In recent years, the construction industry has witnessed a technological transformation, and one of the most significant game-changers has been the integration of drone technology.
Drones, or unmanned aerial vehicles (UAVs), have revolutionized various sectors in recent years, and their impact on construction cannot be understated. These agile, high-flying machines are rapidly becoming indispensable tools for construction companies, offering enhanced efficiency, cost savings, improved safety and unparalleled precision.
Drones are no longer a “nice to have” – they are an accurate and reliable technology well on their way to becoming necessary equipment for construction companies. That's according to Richard Hordern-Gibbings, Director of Partnerships at Propeller Aero, who spoke to CONEXPO-CON/AGG attendees in spring 2023.
“I’m confident that in the next three-to-five years, three-quarters of all construction companies will be using this technology,” he said. “So, it’s a great time to look at what your use is currently and if you could expand it, or if you’re not using it, it’s a great time to learn more.”
The most common drone uses today
- Aerial Surveys and Mapping: Drones equipped with advanced surveying and mapping software can quickly capture high-resolution aerial imagery, topographical data and 3D models of construction sites.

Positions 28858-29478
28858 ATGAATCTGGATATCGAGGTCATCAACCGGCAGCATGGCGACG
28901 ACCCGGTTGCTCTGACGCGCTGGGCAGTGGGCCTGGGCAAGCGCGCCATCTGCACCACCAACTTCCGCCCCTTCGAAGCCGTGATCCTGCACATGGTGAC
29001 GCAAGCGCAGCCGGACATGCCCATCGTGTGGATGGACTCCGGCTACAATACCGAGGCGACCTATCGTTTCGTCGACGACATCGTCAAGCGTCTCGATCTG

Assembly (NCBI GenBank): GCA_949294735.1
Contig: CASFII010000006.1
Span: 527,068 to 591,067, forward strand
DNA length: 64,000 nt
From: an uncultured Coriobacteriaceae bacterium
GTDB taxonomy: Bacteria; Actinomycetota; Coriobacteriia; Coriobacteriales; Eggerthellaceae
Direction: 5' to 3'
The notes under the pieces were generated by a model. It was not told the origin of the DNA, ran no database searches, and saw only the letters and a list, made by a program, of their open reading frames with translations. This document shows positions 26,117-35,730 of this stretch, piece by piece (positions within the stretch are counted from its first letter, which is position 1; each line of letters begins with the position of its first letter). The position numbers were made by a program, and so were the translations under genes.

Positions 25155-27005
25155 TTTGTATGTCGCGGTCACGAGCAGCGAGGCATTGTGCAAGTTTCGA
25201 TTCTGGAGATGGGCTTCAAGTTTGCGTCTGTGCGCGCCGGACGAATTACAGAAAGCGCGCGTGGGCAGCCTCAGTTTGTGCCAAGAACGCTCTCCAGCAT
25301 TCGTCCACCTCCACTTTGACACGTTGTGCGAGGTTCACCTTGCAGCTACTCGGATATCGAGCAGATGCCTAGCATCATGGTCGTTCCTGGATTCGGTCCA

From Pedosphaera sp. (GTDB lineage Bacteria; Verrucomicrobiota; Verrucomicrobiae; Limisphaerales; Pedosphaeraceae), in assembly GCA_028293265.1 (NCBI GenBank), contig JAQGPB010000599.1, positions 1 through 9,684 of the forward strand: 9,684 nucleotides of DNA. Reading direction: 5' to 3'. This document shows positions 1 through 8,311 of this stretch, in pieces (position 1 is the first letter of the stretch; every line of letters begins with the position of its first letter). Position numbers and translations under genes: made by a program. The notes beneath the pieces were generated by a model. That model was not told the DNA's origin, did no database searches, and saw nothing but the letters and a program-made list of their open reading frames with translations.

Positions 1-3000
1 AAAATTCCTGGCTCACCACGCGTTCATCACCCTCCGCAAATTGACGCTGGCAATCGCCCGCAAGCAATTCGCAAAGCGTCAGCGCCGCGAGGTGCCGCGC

- Progress Monitoring and Inspections: Drones can be programmed to conduct routine flyovers, capturing real-time images and videos of the site. This data can then be compared to initial project models, enabling stakeholders to assess project advancement, identify potential delays and resolve issues promptly. Drones also are adept at conducting safety inspections of hard-to-reach or hazardous areas, reducing the need for workers to expose themselves to risky environments.
- Enhanced Safety Measures: Drones have made remarkable strides in minimizing risks and accidents. They are equipped with high-definition cameras, thermal sensors and LiDAR technology, which can detect potential hazards like structural weaknesses, electrical issues and gas leaks.
- Material Delivery and Inventory Management: Drones are not only limited to capturing data but can also be utilized to transport lightweight construction materials across job sites efficiently. Additionally, drones can assist in inventory management by conducting automated stockpile measurements, ensuring that the right number of materials is available when needed, preventing unnecessary and costly delays.
- Building Information Modeling (BIM) Integration: By incorporating aerial data into BIM software, construction teams can create comprehensive digital representations of projects. This synergy helps in better visualization, coordination and collaboration among stakeholders throughout the project lifecycle.
But what really is the ROI?
While initial investments in drone technology may seem significant, the long-term benefits outweigh the costs – and in many instances even lead to companies seeing savings in time and money. Reducing errors and rework, decreasing production time when data is available faster for real-time decision-making, and the enhanced ability to win bids by proving your ability to embrace innovation are all factors that make drone use an easy decision for any company.